New links drawing interest, criticism Golfers like plans, but fear high fees at 2 Balto. Co. courses

November 01, 1996|By Larry Carson | Larry Carson,SUN STAFF

Months before it opens, northern Baltimore County's newest golf course is attracting interested golfers -- and criticism.

"On weekends last summer, it was like a park," Superintendent Drew Scully, says, describing the cars full of people who dropped by to see how construction was coming along at Greystone in White Hall. The course is due to open by June.

But eager as the county's 70,000-plus golfers are to try the course's carpetlike grass and gorgeous vistas -- and an 18-hole Diamond Ridge expansion under way in Woodlawn -- they fear that the greens fees will be too pricey.

"We'd all like to play [Greystone]. But if it costs $45 with a cart, we'll stick by playing up in Pennsylvania," Dennis Claassen of Overlea says about himself and his 32-member golfing club.

Warren Lakein, who plays on the Diamond Ridge course, wants the courses run for recreation, not as a business. At Diamond Ridge, Longview in Cockeysville and Rocky Point on the Back River Neck peninsula, most golfers "are average guys with average jobs," who can't afford to pay high fees, he said.

They're expressing the dilemma of the '90s.

Governments are caught between pressures to keep taxes low and to provide more services. And in Baltimore County, where revenues are growing too slowly to give county employees regular cost-of-living raises, the idea of subsidizing golf courses with taxes is history, politicians say.

By turning the courses over to the financially and legally independent Baltimore County Revenue Authority last year, County Executive C. A. Dutch Ruppersberger saw a way to get new courses without costing the county treasury.

The revenue authority can sell bonds to pay for course construction -- in this case a $13.9 million debt that must be recouped from golfers. The idea is to make each course, old or new, self-supporting and to generate extra cash for maintenance and expansions.

"I won't ask nongolfers to subsidize golf," Ruppersberger says.

The money being spent on Greystone and Diamond Ridge II -- the county's first new courses in over 20 years -- equals the cost of several school additions, he adds, a trade he could not make in good conscience.

The authority's board is to set fees for Greystone at a meeting Nov. 21.

Jack Milani, a Gwynn Oak tavern owner whose Woodlawn recreation council tournament moved to Carroll County, complains that under the revenue authority, fees rose nearly $1,200 for his group this year.

And county councilmen are hearing about it.

Perry Hall Democrat Vincent J. Gardina, in a view echoed by several other councilmen, says the authority is running the courses "a little too much like a business."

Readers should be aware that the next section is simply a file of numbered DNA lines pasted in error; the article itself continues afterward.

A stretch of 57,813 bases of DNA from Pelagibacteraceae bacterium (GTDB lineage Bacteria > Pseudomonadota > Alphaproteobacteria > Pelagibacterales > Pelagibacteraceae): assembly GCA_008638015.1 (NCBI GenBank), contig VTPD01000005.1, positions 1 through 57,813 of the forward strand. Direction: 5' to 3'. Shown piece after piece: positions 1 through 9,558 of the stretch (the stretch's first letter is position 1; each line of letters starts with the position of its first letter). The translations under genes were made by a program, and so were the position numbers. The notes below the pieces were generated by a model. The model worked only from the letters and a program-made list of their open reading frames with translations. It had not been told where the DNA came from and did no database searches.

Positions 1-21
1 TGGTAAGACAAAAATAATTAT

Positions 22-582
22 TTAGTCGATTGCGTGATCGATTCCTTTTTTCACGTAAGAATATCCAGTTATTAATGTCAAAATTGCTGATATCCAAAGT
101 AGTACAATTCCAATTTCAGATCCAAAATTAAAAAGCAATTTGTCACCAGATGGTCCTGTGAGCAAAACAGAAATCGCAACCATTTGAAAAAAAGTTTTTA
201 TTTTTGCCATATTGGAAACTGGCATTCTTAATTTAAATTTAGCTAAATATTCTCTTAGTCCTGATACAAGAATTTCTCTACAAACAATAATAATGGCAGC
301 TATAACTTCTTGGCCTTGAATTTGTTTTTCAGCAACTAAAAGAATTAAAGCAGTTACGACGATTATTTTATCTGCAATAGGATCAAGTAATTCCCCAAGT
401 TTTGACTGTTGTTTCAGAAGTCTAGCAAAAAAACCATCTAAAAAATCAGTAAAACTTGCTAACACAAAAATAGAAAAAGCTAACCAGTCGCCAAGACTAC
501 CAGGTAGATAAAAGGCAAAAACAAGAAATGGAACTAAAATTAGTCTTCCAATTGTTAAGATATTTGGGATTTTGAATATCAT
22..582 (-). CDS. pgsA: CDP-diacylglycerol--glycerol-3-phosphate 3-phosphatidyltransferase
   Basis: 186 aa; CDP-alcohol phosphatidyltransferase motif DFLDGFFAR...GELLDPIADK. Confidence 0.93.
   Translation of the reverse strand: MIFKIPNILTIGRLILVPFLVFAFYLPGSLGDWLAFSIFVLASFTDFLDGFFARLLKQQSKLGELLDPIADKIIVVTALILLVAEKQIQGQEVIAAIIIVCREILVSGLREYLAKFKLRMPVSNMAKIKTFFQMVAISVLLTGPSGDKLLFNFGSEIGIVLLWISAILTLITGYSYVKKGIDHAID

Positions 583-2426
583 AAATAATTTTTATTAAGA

Adds Catonsville's Stephen G. Sam Moxley, "I don't expect them to give away the barn, but any business in operation realizes that you also have to do some charity work."

But the revenue authority's golf director, Robert R. Staab says, "We can't lose money." The new arrangement, he adds, will give golfers more courses, and will allow the county to rebuild three older courses that have been overwhelmed by heavy play.

"Our courses were heading toward a disaster," he says.

Standard adult weekday fees at county courses are now $15 without a cart, and $17 on weekends and holidays. Carts cost $20, and hold two people.

Revenue authority officials hope golfers will stop complaining after seeing what is being done.

Greystone and Diamond Ridge II were designed, Staab says, to be more challenging than the county's older courses. That, combined with Greystone's remote location near Pennsylvania and that area's colder weather, should mean one-third fewer rounds than normal played there -- and thus higher fees, Staab says.

Diamond Ridge II's fees will be set separately and may be lower.

Interest on the bonds sold to finance the courses is costing the authority $850,000 a year, and there are expenses for staff salaries and equipment -- all before the first round is played, says George E. Hale, director of the revenue authority. In 2000, the interest goes up to $1.1 million, and to $1.3 million three years later.

Staab says Greystone has special plush "bent" grass, more and larger tees for golfers of varying skills, better greens, seven ponds and 84 sand traps.

"The thing this course has that no other course has is the vistas," he says, gazing out over the hilly, partially wooded course. "You can look 20 miles into the valley."

Officials hope to attract some county golfers who now drive to Pennsylvania and pay $20-$25 to play, as well as golfers from other counties who want a challenge and don't mind paying a bit more.

Jim Ostovitz, a member of the private Turf Valley club in Ellicott City, is one of those. "I don't mind spending the money if it's a nice course and you don't spend the whole day," he says, referring to long waits sometimes at Diamond Ridge, where he also plays.

At Diamond Ridge II, earthmovers are still moving mounds of dirt, while special stone mixtures are being installed under greens for better drainage and longer life. With luck, Superintendent Gary Crone says, grass will be planted before winter in some of the rough areas, and everything else will be planted come spring.

The course will likely open late next year.

Pub Date: 11/01/96

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